“Modern medicine is a negation of health. It isn't organized to serve human health, but only itself, as an institution. It makes more people sick than it heals.”
― Ivan Illich
It’s just three little words. Well-intentioned, professional, conservative words. A news story about health presents the pros and cons of some kind of body-related treatment and concludes with the advice to “See your doctor.”
In conventional media, journalists and editors are counseled to include this boilerplate warning as a buffer against legal action. The invisible commandment is clear: Do not dispense health advice directly to readers. You may discuss medical issues, but always point readers back to the medical industry. If you follow this practice, you can avoid litigation.
On one level, it seems responsible and harmless. Doctors are considered to be authorities on the body and it seems prudent to point people towards their expert advice. But when this counsel is repeated across thousands of stories, radio reports and magazine articles, it begins to take on a life of its own. It becomes a cultural directive with profound consequences for how we relate to our bodies and our lives.
The constant drumbeat to “see your doctor” doesn’t just steer people towards expert advice; it simultaneously steers us away from our own native capabilities. It suggests that the medical industry is the sole authority in matters of our health. And when we internalize this belief, we lose faith in our own powers of adaptability. We give away our inborn plasticity to a vast, impersonal system. We give away our animal nature. In this respect, modern medicine produces the precise opposite of what it intends.
It’s not that modern medicine doesn’t work. The real problem is that modern medicine actually works too well. And because it works so well, we’re using it far more often than we really should. Consider the history: It wasn’t that long ago that medicine was almost totally ineffective for any human ailment. Prior to the age of antibiotics, cures were mostly imaginary. When people contracted a disease or injury, the only real option was to fight their way through the adversity.
All that changed in the 1940’s, when penicillin became widely available. Suddenly, medicine began a steep ascendance in power and respectability. The promise was immense. Perhaps all disease could be eradicated. Never again would people have to suffer pain, illness or discomfort. The dream was an easy sell, of course, but as medicine became increasingly effective, so did our use of it. More and more human afflictions were incorporated into the category of “illness.” Childbirth, aging, sagging skin, low libido and death were increasingly seen as treatable conditions. In the process, the entire human experience was transformed. Our increasing reliance on medicine began to deprive our bodies of the challenge we need for adaptation.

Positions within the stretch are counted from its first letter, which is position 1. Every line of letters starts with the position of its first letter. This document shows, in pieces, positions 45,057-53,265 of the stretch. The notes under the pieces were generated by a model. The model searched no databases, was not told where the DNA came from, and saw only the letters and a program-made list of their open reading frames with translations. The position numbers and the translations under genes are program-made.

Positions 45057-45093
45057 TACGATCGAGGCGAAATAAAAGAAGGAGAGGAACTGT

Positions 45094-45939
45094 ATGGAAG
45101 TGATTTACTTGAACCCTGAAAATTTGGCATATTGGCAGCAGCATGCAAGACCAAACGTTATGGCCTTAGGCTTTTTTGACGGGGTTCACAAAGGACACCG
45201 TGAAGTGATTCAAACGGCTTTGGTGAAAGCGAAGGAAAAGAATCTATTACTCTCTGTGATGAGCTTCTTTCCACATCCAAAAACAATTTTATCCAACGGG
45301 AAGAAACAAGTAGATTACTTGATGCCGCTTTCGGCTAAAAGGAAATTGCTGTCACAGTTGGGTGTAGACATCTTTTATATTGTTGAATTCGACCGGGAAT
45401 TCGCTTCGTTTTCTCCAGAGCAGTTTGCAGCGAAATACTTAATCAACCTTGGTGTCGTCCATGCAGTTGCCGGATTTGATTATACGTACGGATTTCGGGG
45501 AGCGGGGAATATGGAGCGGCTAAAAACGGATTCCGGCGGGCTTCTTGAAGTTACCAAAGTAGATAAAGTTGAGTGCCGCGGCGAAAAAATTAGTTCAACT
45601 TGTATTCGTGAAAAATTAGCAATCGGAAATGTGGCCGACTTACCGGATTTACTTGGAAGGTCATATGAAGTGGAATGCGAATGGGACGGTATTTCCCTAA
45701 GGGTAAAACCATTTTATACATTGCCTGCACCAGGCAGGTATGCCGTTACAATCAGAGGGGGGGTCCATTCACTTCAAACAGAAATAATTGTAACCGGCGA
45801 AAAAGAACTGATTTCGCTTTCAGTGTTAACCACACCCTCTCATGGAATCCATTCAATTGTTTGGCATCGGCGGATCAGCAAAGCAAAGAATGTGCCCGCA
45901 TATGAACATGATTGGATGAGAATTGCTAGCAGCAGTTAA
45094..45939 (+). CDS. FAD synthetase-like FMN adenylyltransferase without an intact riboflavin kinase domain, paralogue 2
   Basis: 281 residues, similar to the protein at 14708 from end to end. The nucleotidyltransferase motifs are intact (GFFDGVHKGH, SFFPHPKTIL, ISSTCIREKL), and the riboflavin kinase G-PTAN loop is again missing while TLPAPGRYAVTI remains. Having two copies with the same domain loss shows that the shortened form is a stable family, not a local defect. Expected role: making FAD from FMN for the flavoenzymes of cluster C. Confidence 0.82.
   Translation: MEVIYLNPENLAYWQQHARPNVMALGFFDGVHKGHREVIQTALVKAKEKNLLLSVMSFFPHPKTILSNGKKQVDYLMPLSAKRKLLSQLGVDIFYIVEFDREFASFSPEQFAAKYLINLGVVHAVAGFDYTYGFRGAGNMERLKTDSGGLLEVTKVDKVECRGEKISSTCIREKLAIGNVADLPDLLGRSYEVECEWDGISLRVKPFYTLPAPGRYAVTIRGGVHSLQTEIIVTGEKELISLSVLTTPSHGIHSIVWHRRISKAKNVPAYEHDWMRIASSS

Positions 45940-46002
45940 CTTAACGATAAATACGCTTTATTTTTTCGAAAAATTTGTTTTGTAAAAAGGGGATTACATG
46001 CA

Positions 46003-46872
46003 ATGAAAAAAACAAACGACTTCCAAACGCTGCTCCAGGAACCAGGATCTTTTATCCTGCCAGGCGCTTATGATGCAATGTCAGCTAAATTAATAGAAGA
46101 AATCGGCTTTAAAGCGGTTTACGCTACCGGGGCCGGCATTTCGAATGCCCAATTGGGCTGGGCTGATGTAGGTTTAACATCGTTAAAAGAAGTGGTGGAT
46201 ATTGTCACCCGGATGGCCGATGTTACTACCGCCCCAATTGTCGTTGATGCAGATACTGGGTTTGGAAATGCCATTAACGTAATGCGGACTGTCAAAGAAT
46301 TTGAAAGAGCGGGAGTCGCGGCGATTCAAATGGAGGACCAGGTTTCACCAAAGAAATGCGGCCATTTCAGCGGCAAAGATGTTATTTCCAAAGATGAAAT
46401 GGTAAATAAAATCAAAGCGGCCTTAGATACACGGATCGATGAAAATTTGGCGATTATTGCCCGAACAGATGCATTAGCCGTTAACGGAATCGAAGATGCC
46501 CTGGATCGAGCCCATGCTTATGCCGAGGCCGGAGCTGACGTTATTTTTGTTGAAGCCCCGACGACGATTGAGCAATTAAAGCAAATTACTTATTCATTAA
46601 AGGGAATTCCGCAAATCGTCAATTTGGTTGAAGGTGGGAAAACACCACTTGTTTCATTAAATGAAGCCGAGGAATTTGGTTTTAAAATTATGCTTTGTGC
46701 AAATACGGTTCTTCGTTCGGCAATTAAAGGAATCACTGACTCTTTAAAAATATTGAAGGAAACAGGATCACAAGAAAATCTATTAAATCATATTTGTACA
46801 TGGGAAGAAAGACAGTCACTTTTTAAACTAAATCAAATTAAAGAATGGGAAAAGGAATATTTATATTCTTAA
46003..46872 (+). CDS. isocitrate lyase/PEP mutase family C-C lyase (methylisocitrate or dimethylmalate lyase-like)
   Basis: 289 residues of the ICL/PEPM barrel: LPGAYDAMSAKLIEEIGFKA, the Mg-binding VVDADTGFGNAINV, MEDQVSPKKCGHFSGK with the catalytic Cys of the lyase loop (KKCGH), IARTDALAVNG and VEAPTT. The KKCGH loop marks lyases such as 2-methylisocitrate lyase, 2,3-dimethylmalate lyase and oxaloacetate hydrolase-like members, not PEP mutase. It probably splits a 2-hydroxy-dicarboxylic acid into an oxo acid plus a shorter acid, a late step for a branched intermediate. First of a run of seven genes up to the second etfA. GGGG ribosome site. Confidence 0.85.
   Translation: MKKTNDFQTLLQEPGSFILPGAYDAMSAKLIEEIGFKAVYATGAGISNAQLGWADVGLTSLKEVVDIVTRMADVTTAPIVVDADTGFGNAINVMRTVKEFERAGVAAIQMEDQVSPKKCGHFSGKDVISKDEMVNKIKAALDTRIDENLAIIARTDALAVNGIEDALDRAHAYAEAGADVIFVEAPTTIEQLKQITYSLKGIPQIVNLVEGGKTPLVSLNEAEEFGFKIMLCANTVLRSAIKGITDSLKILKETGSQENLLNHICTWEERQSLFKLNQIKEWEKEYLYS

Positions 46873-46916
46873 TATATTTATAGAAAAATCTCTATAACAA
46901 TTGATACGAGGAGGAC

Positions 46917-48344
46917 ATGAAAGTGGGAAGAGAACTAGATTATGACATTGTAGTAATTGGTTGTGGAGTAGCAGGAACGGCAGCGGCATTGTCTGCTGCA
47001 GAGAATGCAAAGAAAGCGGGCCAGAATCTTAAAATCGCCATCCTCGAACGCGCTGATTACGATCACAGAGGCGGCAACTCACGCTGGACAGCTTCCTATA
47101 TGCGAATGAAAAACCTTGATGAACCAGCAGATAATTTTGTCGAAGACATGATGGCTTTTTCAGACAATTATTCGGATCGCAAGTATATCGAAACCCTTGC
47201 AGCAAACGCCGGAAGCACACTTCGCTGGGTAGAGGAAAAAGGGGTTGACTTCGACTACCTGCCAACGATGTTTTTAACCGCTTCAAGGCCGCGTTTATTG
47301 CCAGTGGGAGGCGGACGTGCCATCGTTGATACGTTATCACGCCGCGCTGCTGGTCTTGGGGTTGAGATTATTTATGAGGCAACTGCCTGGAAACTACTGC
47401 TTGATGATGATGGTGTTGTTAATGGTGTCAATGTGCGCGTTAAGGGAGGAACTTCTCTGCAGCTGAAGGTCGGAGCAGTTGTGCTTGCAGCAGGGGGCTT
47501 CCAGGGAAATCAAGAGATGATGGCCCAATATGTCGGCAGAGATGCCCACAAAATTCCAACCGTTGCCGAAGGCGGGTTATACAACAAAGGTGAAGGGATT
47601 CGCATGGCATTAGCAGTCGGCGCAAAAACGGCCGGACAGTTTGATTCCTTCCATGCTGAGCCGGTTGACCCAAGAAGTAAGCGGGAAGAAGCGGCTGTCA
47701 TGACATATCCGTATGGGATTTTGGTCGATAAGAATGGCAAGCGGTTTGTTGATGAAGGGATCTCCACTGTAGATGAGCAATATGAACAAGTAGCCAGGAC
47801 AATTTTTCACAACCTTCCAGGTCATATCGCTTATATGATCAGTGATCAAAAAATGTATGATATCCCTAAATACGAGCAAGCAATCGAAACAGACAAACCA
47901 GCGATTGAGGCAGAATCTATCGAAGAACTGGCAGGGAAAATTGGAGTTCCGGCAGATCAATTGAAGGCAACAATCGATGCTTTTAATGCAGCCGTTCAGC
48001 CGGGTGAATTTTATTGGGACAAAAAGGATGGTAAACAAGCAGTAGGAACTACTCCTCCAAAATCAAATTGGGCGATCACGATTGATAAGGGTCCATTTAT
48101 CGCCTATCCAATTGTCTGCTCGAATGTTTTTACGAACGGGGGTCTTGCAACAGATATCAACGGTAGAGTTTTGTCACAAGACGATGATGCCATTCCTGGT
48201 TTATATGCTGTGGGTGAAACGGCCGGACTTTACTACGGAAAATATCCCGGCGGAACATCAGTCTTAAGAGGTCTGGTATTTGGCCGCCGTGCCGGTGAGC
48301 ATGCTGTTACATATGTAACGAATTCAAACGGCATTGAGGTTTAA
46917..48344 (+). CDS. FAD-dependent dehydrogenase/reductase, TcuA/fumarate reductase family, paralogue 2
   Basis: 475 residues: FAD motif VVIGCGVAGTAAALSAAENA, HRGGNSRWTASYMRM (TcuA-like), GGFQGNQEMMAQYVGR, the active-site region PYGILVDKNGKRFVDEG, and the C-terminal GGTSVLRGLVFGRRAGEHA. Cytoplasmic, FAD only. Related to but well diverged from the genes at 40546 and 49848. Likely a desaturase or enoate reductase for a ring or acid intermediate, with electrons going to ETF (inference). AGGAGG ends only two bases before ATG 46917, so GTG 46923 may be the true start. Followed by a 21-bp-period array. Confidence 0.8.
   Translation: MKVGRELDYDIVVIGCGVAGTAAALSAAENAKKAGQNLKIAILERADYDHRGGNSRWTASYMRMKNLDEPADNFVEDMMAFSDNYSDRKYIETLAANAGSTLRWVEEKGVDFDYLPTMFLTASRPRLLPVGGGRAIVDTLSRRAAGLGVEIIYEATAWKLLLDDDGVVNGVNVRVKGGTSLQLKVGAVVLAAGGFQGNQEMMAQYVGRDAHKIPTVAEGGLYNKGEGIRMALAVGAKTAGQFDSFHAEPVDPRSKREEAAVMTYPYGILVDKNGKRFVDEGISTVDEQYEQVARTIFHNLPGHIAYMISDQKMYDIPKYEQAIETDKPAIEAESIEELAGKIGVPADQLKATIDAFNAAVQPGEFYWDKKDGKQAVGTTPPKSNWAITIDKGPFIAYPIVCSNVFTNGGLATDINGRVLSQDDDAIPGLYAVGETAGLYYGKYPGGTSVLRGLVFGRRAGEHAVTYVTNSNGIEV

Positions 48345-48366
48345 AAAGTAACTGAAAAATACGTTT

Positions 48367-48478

This shadow side of modern medicine was famously noted by Ivan Illich in his classic Medical Nemesis. For Illich, modern medicine causes as much suffering as it cures. Most importantly, it disempowers the human animal. When every affliction is treated, the body is no longer challenged to exercise its powers of adaptability. And when these powers go unused, they go dormant. The end result is a population with a growing inability to adapt.
Obviously, modern medicine does have value. But for those of us who want to maintain our vitality and adaptability, the solution is to demedicalize our lives as much as we can. Not only should we cut back on excessive use of medical care, we should also stop thinking of our lives in exclusively medical terms.
Begin by paying attention to the way that medicalization has crept into our language: Exercise is medicine. Food is medicine. Sunshine is medicine. Friends are medicine. On their own, these statements seem perfectly innocent, but when seen as part of a larger view of the human experience, they reveal a disturbing shift in identity. Do we really see ourselves as chronically sick, in constant need of medical care? What happens to the human experience when we start from an assumption of illness?
The problem with medicalization is that it leap-frogs our natural adaptive power. When every ailment is treated, people no longer need to fight their way through difficult or painful experiences. And when there’s no fight, there’s no adaptation. When the challenge disappears, the body has no incentive to reorganize itself to a higher level of function.
The solution, of course, is to put ourselves back into contact with challenge. Our bodies are far more adaptive than most people imagine. Not only are we good at enduring hardship, we’re also good at engineering physiological work-arounds that take us to new levels of health and integration.
Obviously, the decision to seek medical care can be a tough judgment call. When you’re suffering a minor injury or illness, it’s tempting to go straight to the health care professional and get the fast-acting substances and treatments that will make the unpleasantness go away. But there’s value in fighting the fight and delaying the medicine as long as possible. If you want to stay strong, keep your body in the adaptation game as long as you can. Stay away from physicians, hospitals, health care providers and most especially, pharmacies.
Not only will this approach benefit your personal resilience, it also has a benefit to the long body. By using less medicine, we reduce the load on our already over-burdened health care system. If everyone relied a little more on their own powers of adaptation, the entire health and medical system would work a lot better. This would be a powerful win-win.